India’s disease burden has undergone a transition over the last decade, from communicable to non-communicable diseases (NCDs). Of the total deaths in India, 60% are caused by NCDs. Among the remaining deaths, 28% are attributable to communicable diseases, maternal mortality and other conditions, while 12% are caused by accidents and injuries. Liable for 53% of the disease burden, NCDs are depleting the country of its economic, social and human resources. The World Economic Forum estimated that India stands to lose $4.58 trillion before 2030 due to NCDs and mental health conditions.
Cardiovascular disease, diabetes, cancer and chronic respiratory ailments — the four leading NCDs — are the primary causes of mortality in India. The probability of death during the most productive years (ages 30-70) from the four main NCDs is a staggering 26%, adversely affecting not only health but also the productivity and work output of the working population of the country. Unhealthy lifestyles, rapid urbanisation, accelerated ageing, physical inactivity, obesity and growing consumption of alcohol and tobacco are crucial causes for the burgeoning NCD burden.
The ever-rising disease burden is translating into lost manpower and skill costs. It is also dragging millions of Indians into poverty due to rising out-of-pocket medical expenses. The public spend on health is a mere 1.1% of the GDP, as opposed to the ideal figure of 5-6%. Healthcare comprises a meagre 4% of the total government expenditure with less than 30% being spent on health-improvement. A miniscule part of this percentage is allocated towards NCDs, indicating that the government’s primary focus is still on addressing the communicable disease burden.
India lacks adequate resources to address NCD care. While the government is working on strengthening the health infrastructure of the country, it also needs to outline a comprehensive healthcare financing model that will help give individuals relief from the disease and financial burden they are facing. The need of the hour is the development of an evidence-based action plan for the government and the private sector towards achieving superior healthcare outcomes.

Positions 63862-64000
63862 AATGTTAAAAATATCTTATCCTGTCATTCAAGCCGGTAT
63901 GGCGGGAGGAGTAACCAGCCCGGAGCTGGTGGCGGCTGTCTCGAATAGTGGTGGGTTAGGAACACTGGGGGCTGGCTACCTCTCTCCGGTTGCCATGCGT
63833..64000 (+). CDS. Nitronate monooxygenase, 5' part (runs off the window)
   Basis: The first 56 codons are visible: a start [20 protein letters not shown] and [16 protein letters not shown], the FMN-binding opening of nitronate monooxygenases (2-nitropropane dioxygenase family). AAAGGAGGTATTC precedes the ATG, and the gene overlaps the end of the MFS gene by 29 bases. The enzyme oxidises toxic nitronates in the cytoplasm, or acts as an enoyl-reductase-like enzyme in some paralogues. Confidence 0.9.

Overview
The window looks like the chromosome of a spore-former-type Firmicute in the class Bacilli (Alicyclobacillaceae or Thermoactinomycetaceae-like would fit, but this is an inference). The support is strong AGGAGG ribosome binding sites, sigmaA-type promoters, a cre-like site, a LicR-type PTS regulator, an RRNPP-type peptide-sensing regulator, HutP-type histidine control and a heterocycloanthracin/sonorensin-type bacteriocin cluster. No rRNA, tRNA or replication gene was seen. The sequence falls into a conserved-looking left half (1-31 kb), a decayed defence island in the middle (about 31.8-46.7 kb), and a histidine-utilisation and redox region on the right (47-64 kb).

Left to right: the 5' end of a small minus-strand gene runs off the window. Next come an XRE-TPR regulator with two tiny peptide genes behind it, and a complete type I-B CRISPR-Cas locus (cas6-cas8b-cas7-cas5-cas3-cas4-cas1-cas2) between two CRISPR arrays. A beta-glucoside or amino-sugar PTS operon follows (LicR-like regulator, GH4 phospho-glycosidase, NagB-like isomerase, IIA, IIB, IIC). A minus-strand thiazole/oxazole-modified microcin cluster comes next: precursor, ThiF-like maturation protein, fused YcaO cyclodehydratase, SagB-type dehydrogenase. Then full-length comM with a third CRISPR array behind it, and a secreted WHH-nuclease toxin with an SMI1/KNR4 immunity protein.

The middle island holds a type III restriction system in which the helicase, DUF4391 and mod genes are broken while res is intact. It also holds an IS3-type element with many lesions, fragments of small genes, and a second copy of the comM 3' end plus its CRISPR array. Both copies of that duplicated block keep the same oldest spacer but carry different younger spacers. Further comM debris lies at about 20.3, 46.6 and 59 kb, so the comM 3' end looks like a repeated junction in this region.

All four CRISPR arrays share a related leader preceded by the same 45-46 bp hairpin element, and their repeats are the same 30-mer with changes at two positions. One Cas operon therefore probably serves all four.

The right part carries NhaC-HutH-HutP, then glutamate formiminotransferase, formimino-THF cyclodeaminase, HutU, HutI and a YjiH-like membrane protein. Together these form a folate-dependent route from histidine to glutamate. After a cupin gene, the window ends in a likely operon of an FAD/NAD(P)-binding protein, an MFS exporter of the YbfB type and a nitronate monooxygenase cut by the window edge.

The need for a multi-dimensional, multi-sectoral, multi-agency programme to fight NCDs
The country is facing multifold challenges in its attempts to fight the NCD burden. India needs to develop novel, innovative methods and approaches that are cost-effective and easy to adopt. The country has a large and constantly expanding workforce which can be leveraged by providing the right skill sets and opportunities. India is facing a dearth of healthcare professionals, paramedical staff, nurses and caretakers. As a result, people are heavily reliant on expensive medical establishments in the private sector.
Second, the mounting disease burden is depleting the country of its economic capital gradually. With better allocation of funds, provision incentives, adequate manpower and infrastructure both at the central and state levels, the country can be uplifted from its existing NCD crisis.
The Draft National Health Policy 2015 is looking to shift focus to increased government spending on healthcare. Additionally, working out strategic public-private partnerships will help prioritise NCDs by infusing more funds, attracting active global involvement and creating necessary policies. The focus of addressing NCDs should be behavioural change at the family and community levels, promoting healthy dietary practices, physical activity, prevention of smoking, alcohol and pollution, starting early in life. This will require the engagement of sectors outside health. The recently adopted Sustainable Development Goals offers an excellent opportunity to bring focus on NCDs and multi-sectoral action. A tactical partnership between the public and private sectors can help the government ameliorate the debilitating conditions that communities are currently facing.
India needs to take urgent corrective action to check the growing burden. Focused action plans and initiatives can make a significant difference in tackling NCDs which are preventable if diagnosed in a timely way. If the future health strategy focuses on an all-inclusive approach, the government can accomplish much better outcomes.
Dr. Sanjiv Kumar
Executive Director at the National Health Systems Resource Centre (NHSRC),
Ministry of Health and Family Welfare, Government of India